Frequent Questions

Pipeline tanks and the transportation exemption in Title III

An oil corporation's pipeline facility contains three kinds of tanks.  One type is a breakout tank used to receive and store hazardous liquids transported by a pipeline for reinjection and continued transportation by the corporation's pipeline.  Another type is used to receive and store hazardous liquid for delivery to pipelines owned by another corporation.  The third type of tank receives and stores hazardous liquids for delivery to tank trucks and other modes of transportation.  Would any tanks be covered by Section 327, the transportation exemption to Title III?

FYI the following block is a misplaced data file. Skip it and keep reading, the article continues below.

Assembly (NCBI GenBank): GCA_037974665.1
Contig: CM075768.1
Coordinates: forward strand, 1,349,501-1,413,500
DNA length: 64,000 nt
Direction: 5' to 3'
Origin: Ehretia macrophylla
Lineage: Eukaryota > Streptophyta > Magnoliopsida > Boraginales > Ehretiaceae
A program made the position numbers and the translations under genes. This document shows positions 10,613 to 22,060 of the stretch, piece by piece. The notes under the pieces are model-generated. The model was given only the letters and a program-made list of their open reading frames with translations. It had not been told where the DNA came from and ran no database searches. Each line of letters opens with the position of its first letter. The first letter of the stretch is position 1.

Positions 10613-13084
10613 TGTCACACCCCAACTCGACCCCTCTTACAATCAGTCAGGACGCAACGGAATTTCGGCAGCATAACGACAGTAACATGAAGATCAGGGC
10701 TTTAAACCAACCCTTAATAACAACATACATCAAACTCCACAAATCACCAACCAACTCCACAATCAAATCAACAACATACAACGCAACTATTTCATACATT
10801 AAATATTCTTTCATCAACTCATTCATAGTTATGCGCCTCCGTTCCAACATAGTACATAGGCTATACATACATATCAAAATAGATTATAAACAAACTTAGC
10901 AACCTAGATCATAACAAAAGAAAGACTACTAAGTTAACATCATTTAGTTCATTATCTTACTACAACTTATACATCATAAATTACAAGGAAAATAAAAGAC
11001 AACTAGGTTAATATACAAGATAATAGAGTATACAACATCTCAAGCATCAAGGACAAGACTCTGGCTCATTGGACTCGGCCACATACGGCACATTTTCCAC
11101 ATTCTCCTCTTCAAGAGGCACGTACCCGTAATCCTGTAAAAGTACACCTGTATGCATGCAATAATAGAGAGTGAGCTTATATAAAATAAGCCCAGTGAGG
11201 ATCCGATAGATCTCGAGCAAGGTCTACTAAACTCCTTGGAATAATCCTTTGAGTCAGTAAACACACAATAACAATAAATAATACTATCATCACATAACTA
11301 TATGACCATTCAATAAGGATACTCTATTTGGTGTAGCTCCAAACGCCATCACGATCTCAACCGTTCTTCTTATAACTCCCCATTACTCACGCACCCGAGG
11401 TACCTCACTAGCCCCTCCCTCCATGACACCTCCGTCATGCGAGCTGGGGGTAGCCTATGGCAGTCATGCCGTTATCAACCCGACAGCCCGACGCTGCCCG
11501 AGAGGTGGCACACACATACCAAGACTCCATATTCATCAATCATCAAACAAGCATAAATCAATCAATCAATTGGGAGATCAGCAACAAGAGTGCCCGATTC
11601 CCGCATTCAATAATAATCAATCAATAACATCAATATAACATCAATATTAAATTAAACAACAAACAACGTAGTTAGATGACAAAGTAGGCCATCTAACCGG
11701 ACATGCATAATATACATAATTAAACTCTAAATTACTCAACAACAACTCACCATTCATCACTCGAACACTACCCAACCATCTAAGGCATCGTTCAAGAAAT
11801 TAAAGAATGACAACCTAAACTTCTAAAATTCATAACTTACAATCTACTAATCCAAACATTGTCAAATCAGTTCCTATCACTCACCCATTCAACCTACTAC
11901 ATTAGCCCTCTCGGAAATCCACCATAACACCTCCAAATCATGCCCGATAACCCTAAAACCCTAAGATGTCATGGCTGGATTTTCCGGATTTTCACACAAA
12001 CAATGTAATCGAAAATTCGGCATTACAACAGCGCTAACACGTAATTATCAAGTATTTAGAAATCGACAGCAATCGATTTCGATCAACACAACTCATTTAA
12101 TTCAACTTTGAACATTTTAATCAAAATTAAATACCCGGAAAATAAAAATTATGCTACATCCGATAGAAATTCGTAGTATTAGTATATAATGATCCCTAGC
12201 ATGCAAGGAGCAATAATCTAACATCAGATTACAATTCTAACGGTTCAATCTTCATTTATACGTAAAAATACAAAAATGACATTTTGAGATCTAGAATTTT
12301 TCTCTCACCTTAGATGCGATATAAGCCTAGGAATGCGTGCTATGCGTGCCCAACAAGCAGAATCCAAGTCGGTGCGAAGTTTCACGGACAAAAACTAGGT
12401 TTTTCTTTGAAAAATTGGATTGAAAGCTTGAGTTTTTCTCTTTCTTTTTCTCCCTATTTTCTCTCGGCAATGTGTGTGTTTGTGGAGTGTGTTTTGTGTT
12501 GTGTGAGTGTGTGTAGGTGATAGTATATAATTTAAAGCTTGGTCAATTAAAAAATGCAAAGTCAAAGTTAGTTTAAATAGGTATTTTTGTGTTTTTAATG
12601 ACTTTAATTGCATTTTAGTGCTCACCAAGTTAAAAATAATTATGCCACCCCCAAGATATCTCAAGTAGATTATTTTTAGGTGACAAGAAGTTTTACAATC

Section 327 of EPCRA exempts from any Title III reporting requirement (other than the Section 304 notification obligation) substances or chemicals in transportation and/or being stored incident to transportation, including the transportation and distribution of natural gas.  In a final rule promulgated April 22, 1987 (52 FR 13378), the Agency interpreted this provision to exempt from Title III reporting the transportation of substances in pipelines.  The Agency stated, "Title III does not apply to the transportation of any substance or chemical, including transportation by pipelines, except as provided in Section 304."  As Title III does not itself define "pipeline," the Agency will refer to the definition found in regulations implementing the Hazardous Materials Transportation Act (HMTA) and promulgated by the Department of Transportation (DOT).  EPA believes the HMTA to be appropriate as a reference because of Congress' explicit reference to that Act in the legislative history referring to Section 327 transportation exemption.  In the Conference Report, Congress stated that limiting the exemption for storage incident to transportation to those chemicals under active shipping papers was consistent with the HMTA.  DOT regulations implementing the HMTA define "pipeline" as "all parts of pipeline facility through which a hazardous liquid moves in transportation, including, but not limited to, line pipe, valves and other appurtenances connected to line pipe, pumping units, fabricated assemblies associated with pumping units, metering and delivery statings and fabricated assemblies therein, and breakout tanks" under 49 CFR 195.2.  "Breakout tanks" in turn, are defined under these same regulations as a "a tank used to (a) relieve surges in a hazardous liquid pipeline system or (b) receive and store hazardous liquid transported by pipeline for reinjection and continued transportation by pipeline."  DOT includes the first two types of tanks within its definition of "pipeline" but not the third type of tank.  The first type of tank is a breakout tank (49 CFR 195.2) and as such is part of the pipeline regulated by DOT.  The second and third types of tanks are examples of delivery stations.  The delivery station which injects the hazardous substance into someone else's pipeline is part of the "pipeline" under DOT regulations.  The delivery station which delivers the hazardous substance to other modes of transportation is called a terminal and is not included within the DOT definition of pipeline.  Terminals are thus not covered by the transportation exemption in Section 327 of EPCRA.  The transportation exemption would apply to the substances in the first two types of tanks and they would be exempt from all of Title III except Section 304.  The substance in the third tank would not be covered by the transportation exemption and the facility owners and/or operator would be required to comply with EPCRA, as appropriate.  Section 327 of Title III exempts substances from the requirements of the Title III, except Section 304, if those substances are in transportation or are stored incident to transportation.

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